Sudipto adds there were two problems they needed to tackle, one of hunger and the other of the rapid spread of the coronavirus through mass movement. “With hunger being the root cause, what comes to mind is the need to feed the hungry. In such a scenario, central kitchens and arrangements for massive food distribution might not seem feasible, while maintaining social distancing and all the known standards of hygiene.
After exploring his neighbourhood and from his findings, Sudipto adds that most of daily wage earners already have cooking arrangements, wherever they have been staying. All they need is supplies from their grocers, who they have been going to all these days and who give them their daily provisions on credit. “We can’t blame the local grocers, who are more often than not, people of meagre means themselves and have concerns for unrecoverable debts. That is when an idea flashed through our minds. We thought of breaking down the macro problem of millions of people at the city level into the hyper-micro problems of only a few hundred in each neighbourhood. Looking around in our own neighbourhood we figured out that we could very well pool in some money and pay the local grocery stores for the daily provisions of the people who are stranded here. We talked to the people about their basic requirements, negotiated a good rate with the grocer and come up with a unit containing basic provisions to sustain a family of four to five people, including children for two days. We then requested one person from each family to collect the packet directly from the shop. This served several purposes. It ensured that no one had to travel beyond a few hundred meters, thus not violating the norms of the lock-down or social distancing. We did not have to bother about the logistics at all, thus making the entire process very simple; it ensured that there were no middlemen and that the packets directly reached the ones they were meant for. Finally, it ensured that there would not be any wastage, as we had given a limited quantity.”
The packets comprise two kilograms of rice, half a kilogram each of dal, potato and onion, half a litre of cooking oil, a packet of biscuits, some green chillies and one soap. “After some negotiation, the grocer was ready to give it for ₹250.” On how they identified the people in need, Sudipto says: “They stay in our neighbourhood. Each of us went around and identified stranded people, within few hundred meters of our homes, while going out to buy groceries, talked to them, authenticated, verified that the needs are genuine, talked to the same grocers they have been buying stuff from all these days, paid for the number of packets they would need, and asked one member per family to go to the shop and collect the packet.” As of today they have self delivered packets to 377 people in Sarjapur Road. “By self delivered I mean the labourers collected from the nearby stores and we just paid the respective grocers,” says Sudipto.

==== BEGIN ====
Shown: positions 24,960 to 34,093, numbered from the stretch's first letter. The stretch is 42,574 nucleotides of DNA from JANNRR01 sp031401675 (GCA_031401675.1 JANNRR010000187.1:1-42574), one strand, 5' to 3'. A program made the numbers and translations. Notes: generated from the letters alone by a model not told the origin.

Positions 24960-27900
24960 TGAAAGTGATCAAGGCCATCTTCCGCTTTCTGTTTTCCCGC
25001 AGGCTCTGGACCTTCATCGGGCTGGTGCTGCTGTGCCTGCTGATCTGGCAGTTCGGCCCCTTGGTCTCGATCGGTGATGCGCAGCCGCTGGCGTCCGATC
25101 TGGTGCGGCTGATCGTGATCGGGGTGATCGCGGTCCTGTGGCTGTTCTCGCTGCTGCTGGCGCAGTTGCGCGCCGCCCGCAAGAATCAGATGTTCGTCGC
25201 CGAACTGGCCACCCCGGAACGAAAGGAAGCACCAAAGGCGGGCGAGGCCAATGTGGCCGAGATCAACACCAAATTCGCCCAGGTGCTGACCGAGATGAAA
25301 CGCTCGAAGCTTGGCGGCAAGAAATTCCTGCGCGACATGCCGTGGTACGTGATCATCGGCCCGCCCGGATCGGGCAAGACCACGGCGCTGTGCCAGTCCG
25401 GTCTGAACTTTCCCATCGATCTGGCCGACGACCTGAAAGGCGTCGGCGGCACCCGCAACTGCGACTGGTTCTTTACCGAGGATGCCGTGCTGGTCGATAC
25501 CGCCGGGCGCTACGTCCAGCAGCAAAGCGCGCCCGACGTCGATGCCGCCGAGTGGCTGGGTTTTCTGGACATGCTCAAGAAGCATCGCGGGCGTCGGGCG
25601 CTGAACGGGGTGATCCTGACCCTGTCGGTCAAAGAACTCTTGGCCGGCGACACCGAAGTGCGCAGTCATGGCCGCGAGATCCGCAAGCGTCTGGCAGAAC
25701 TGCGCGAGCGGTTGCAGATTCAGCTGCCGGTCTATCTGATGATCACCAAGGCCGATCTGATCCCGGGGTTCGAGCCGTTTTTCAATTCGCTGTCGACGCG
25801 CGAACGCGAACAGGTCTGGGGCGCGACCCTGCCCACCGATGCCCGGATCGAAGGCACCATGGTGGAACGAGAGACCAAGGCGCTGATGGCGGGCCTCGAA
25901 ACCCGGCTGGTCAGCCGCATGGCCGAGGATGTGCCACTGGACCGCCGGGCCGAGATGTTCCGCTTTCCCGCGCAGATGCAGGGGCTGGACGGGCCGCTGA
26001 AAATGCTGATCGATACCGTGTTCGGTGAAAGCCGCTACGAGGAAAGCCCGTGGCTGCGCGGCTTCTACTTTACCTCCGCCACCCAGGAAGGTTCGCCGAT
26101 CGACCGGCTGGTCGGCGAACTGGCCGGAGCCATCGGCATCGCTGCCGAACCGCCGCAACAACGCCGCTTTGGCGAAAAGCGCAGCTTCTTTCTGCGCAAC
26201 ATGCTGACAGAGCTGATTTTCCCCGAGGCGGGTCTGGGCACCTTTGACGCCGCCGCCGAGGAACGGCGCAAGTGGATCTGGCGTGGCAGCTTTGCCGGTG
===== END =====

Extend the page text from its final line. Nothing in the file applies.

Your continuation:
The beneficiaries Gobind Sharma, a labourer, says they are receiving the unit packets. “Four or five of us live together in Dasarahalli and so we are able to share the food among us. The stores get replenished but if we can get a little more rice, it would be good.” 35-year-old Jayaram M, an advocate, who stays in Sarjapur, says: “I do a round of the locality to see if people are in need. And then I update Sudipto. We don’t always get every item from one shop, we have to source different items from different shops.” Likkhu, a security guard says: “These packets help sustain us. Our homes are far in UP and Bihar.” This simple model, which can be replicated by anyone in their locality, has got others interested too. “You don’t need to go out regularly, just on a day when you go out to buy groceries, look around and you will surely see people stranded. Identify them, talk to the grocer and ask the fund manager to pay the grocer and within 10 minutes the people get their necessities.” Sudipto received calls from people across the city. “Someone called from KR Puram and organised groceries for 65 people there. We paid from our funds for two clusters stranded at Bannerghatta Road and Dasarahalli. The idea is to stay at home, respect the lockdown but still do whatever we can at a micro level to minimises the movement of people. Our target is to reach 500.”
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This article is an abridged version of a story published in The Hindu by Sravasti Datta.